Tom spent much of the next week in a complete void. Fred was gone – that was for certain. Spike was still strutting his stuff and all the other turkeys continued their gobbling opera.

One morning Spike startled Tom by speaking to him.

“Come over here, boy,” whispered the rooster.

“Well I see that you made it through Thanksgiving. That must be pretty embarrassing.”

“What?” asked Tom,” You mean it’s over. I’m not going to be dinner after all?!”

“Well, not now, anyway,” sneered Spike. “That reminds me….have you ever heard of Christmas?”

1 From Thanksgiving – The Revenge of the Tourist State by Montague Lament III, pp.67-68. Dog’s Nose Publishing House, 1981.

2 From Cranberry Sauces I Have Known by Montague Lament, Jr., pp. 39-41. Mashed Potatoes Publishing Inc., 1973.

3 From The Autobiography of Benjamin Franklin by Montague Lament, pgs 3-5, Pumpkin Pie Press, 1945.

4 From Mincemeat Fever by Lamont Montague, Esq., pg 6, Ronald McDonald Publishers, 1966.

5 From Turkey Brains and other Appetizers by Montague Lamont, pp. 1106-1198, Julie Childs Publishing Co., 1984.

Man Cleared of Uranium Trafficking

(Nucla) A local furniture auctioneer has been released from custody this morning after being found not guilty of selling weapons-grade uranium to Naturita. The jury, composed entirely of out-of-work cherry pickers, deliberated for two days before communications broke down.

“They didn’t speak much English and we don’t speak much Spanish,” said quart recorder Muriel Etchabarren, “so we had to pull in a bi-linguist from the county seat.”

In a matter of minutes the jury acquitted Melvin Toole, 98, of Pea Green. Now they are seeking another courtroom drama, contending that serving the court system as jurors is far better than agricultural labor.

According to Toole he was attempting to wrestle with a butcher’s block table and some assorted wicker ware when a small metal box crashed to the ground, frightening the crowd and breaking open to expose a chunky bowling ball of what was clearly uranium 235. Encased by the mineral, pitchblende, the element was quickly identified as high quality by West End experts.

“They may not know everything around these parts but they damn sure know what comes out of the ground,” said Toole, explaining the proceedings. “The possession of uranium is illegal and it showed up at my auction. I was caught with my gavel down.”

The uranium was confiscated and Toole placed in protective custody until federal interrogators from Utah could get a bus from Green River. His bail was set at $100. He was not able to raise the sum and has spent almost two weeks in jail. A three-time loser, Toole was indicted for sneaking into the drive-in theater in 1963 and spitting tobacco on the local shuffleboard court some 20 years later.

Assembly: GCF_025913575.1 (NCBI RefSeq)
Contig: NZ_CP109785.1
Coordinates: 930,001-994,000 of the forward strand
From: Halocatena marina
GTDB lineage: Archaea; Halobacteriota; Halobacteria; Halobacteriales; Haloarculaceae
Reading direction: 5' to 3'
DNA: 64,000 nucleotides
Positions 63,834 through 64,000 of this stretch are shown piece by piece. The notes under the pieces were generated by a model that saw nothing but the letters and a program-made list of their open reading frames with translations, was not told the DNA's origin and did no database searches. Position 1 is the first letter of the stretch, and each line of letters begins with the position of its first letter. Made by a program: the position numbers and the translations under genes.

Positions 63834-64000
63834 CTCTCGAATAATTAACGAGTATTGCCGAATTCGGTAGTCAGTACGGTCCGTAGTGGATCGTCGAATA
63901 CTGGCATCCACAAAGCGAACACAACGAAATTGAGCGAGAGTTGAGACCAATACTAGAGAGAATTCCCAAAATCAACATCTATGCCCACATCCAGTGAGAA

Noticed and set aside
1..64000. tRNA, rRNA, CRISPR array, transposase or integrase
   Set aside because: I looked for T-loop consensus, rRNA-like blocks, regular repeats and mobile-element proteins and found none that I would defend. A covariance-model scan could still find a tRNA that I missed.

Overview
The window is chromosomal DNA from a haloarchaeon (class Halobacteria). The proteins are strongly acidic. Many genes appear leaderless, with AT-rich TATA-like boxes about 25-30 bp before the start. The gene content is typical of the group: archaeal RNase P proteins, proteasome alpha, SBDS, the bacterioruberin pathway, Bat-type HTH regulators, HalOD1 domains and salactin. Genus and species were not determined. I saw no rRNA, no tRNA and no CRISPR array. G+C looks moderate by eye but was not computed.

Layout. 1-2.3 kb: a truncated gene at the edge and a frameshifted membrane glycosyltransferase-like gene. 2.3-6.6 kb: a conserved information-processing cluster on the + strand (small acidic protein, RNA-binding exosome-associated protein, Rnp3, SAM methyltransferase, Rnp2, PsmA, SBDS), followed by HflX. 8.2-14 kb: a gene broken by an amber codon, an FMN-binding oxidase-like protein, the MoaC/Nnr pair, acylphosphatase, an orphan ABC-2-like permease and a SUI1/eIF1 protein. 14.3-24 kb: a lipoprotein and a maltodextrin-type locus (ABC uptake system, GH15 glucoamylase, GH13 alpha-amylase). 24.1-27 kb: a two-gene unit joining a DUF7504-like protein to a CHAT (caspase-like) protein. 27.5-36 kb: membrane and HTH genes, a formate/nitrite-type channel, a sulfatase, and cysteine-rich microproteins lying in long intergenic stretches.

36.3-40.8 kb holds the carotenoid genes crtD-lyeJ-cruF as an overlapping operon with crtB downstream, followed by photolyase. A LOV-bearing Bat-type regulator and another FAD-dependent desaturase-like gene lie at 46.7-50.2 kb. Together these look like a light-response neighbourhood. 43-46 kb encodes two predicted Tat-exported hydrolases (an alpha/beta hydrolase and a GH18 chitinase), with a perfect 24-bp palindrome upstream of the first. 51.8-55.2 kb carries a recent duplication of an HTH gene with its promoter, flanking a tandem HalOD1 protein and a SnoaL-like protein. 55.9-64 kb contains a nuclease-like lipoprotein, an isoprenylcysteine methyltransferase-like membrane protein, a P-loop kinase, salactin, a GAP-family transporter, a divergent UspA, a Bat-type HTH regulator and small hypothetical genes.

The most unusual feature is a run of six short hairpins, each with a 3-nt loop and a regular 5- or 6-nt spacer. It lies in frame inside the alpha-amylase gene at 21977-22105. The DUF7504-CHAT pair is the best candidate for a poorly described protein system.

This uranium caper is his third offense and carries with it mandatory non-beer diet and three hours a day on the much feared Uravan Treadmill.

“The hold-up was forming a jury in such a high-profile case,” said defense attorney Ralston Morstern, who is handling the case gratuitously.

“How can we expect to find anyone who has not already formed and opinion on this kind of case? After a week we finally found this nice family of migrant workers who had no prior opinion of uranium, Toole or buses schedules from Utah. None had watched the nightly news or read a paper since arriving here from Chihuahua in May. If it weren’t for the language barrier my client would have been free in a matter of minutes.”

Although the source and the present whereabouts of the uranium remain a mystery, Toole is free to continue his auctioning. He has promised to be on the lookout for further contraband that might be tucked away in dresser drawers, footlockers or taped to the insides of lampshades.

Naturita is allegedly building a nuclear facility designed to kick out biodegradable uranium heirlooms and fissionable radioactive pellets for sale to phantom cruise passengers in the non-existent local bazaars and kiosks which do not dot the riverbank there.

“The mining days are over but we still have a lot of visitors with an interest in nuclear weapons,” said Toole. “We want to keep that up.”

-Small Mouth Bess